It was only a matter of time before the question came up. Given the fact it was the 2016 Winter Meetings, the Angels were coming off a 74-88 season and the club was already well into an offseason remodeling project, topics of conversation were mostly relegated to the roster.When it
It was only a matter of time before the question came up. Given the fact it was the 2016 Winter Meetings, the Angels were coming off a 74-88 season and the club was already well into an offseason remodeling project, topics of conversation were mostly relegated to the roster.
When it comes to the Angels, the most burning question about that roster happens to also be the most burning question for the team for 2017, and probably beyond:
Can the pitchers stay healthy enough to perform better than last year?
The question remains because it sprung up without warning in 2016, and derailed a season of high hopes for the AL West team before it had even started warming up in April.
Right-hander Garrett Richards, who was supposed to be the team's ace, pitched his last game on May 1 because of a partially torn ulnar collateral ligament that he elected not to repair with Tommy John surgery. Andrew Heaney, a left-hander with a big arm and a big future, pitched his last game on April 5, which also happened to be his first. He suffered a full UCL tear, and had the Tommy John procedure. Lefty Tyler Skaggs, another starter the team expects to be a high-end performer, didn't return to the mound until July 26 because of his own Tommy John in the summer of 2014.
Of course, this was only the beginning of the team's pitching woes. The Angels never got a single start from expected No. 2 or 3 man Christopher Wilson, whose shoulder problems never subsided. Righty Nick Tropeano, who was expected to be a key figure in rotational depth, put up a 3.56 ERA over 13 starts last year, only to bow out because of his own torn UCL and subsequent Tommy John surgery in mid-July. And righty Matthew Shoemaker, who stayed healthy through most of the season, suffered a skull fracture after taking a 100-plus-mph line drive to the head in a game in September, ending his season a few starts early.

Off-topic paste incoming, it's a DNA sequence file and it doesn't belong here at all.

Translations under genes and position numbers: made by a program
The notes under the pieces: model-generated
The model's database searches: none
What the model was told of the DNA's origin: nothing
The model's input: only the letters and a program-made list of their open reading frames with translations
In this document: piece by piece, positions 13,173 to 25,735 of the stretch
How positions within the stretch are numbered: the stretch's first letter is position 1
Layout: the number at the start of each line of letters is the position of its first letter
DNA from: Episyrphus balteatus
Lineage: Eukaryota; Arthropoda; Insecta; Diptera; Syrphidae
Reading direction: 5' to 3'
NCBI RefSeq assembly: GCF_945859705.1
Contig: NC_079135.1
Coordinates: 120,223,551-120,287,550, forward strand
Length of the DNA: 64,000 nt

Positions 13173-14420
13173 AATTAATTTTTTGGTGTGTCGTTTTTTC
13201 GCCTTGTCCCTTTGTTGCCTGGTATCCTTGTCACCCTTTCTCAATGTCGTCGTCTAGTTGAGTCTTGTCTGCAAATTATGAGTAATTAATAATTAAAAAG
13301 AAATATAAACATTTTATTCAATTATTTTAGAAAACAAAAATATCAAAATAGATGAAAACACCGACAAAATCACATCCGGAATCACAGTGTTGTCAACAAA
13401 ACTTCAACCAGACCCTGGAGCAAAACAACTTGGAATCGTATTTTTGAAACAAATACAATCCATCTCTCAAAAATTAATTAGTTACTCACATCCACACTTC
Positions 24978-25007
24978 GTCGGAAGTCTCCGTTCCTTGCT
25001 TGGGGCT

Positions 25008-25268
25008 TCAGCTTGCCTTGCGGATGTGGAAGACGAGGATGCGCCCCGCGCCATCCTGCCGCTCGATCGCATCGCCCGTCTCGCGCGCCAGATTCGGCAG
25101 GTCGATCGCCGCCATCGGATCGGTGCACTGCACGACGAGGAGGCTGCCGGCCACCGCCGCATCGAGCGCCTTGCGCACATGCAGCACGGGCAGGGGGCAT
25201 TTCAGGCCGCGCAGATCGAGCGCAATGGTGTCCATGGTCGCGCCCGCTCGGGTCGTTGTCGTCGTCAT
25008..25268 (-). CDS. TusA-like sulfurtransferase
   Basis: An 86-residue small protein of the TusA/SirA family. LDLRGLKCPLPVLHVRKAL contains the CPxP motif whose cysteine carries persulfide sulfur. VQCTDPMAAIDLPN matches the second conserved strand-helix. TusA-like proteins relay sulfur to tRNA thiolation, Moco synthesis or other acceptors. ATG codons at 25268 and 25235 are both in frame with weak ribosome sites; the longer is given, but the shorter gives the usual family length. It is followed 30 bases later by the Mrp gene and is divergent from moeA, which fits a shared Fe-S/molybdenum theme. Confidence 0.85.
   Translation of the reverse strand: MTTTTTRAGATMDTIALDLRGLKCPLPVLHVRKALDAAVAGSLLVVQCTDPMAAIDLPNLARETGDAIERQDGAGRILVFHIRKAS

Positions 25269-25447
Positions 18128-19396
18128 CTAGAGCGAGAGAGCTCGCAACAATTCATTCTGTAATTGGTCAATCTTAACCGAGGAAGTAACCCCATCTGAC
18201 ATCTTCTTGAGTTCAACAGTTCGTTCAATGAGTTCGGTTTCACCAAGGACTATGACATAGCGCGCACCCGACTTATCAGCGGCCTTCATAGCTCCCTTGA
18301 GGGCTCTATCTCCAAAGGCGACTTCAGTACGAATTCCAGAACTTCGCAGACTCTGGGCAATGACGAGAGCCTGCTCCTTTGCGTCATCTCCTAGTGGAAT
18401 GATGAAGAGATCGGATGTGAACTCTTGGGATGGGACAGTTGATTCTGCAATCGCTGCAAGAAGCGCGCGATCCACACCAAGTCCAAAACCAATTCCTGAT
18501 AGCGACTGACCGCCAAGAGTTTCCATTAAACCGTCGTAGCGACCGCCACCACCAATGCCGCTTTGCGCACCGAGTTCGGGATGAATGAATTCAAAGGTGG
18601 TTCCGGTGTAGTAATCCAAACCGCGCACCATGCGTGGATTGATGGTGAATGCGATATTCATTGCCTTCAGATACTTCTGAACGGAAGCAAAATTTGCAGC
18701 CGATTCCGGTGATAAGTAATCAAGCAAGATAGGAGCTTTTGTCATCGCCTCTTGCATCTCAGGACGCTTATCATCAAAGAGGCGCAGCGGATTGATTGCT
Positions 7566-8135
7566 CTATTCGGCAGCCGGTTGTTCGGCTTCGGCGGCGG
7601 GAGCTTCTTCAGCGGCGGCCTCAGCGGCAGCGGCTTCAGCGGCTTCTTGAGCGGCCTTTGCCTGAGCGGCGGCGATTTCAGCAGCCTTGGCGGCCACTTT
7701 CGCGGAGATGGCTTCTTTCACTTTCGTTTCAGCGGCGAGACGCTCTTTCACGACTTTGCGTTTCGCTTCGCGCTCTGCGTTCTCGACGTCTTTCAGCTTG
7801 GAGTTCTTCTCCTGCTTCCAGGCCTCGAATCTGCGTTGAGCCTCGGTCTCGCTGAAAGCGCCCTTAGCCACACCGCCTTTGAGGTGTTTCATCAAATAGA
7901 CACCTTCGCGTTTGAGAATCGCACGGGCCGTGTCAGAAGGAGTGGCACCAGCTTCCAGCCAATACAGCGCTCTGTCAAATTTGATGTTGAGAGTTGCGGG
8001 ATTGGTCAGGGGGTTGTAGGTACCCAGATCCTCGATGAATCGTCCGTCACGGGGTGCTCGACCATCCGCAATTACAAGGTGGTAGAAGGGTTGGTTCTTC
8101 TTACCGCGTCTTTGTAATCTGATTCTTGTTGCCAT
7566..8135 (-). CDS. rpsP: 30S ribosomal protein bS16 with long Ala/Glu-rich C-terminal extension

As if all that weren't enough, veteran closer Huston Street and emerging setup man Cam Bedrosian both suffered season-ending maladies of their own.
"What happened last year to us, if that's the norm, we're in trouble," Angels manager Mike Scioscia said at the Winter Meetings. "You can never build in for all the things that happened to us. You can't build in for Garrett, Heaney, Tropeano, Skaggs not coming back. And I'm not only talking about Shoe in September, but you can't build deep enough to absorb that. You can bring guys up, but they are not going to be to that level."
So, what happens this year? Can they get just a little bit luckier on the arm health front? Or maybe a lot? They know they have the best player on the planet in center fielder Michael Trout, and a solid cast of position players around him. They just need to be able to get consistent innings from able pitchers.
Richards rehabbed his partial tear, and will hope to enter 2017 healthy and ready to do his part, although the team might not push him to 200 innings. All reports on him and Shoemaker have been positive thus far.
The Angels liked what they got from mid-season pickup Ricky Nolasco, who will take up another rotation slot along with Skaggs and new free-agent signee Jesse Chavez. There are plenty of options for the fifth opening, including Alex Meyer, Nate Smith, John Lamb, JC Ramirez, Daniel Wright and others. There's also time for general manager Billy Eppler to make more moves, if he so chooses.
"We are going to be better," Scioscia said. "I don't think there's any doubt in my mind that we're going to be better. To what extent we're better, we're going to be ready in Spring Training and hopefully get ourselves contending."
Doug Miller is a reporter for MLB.com. Follow him on Twitter @DougMillerMLB.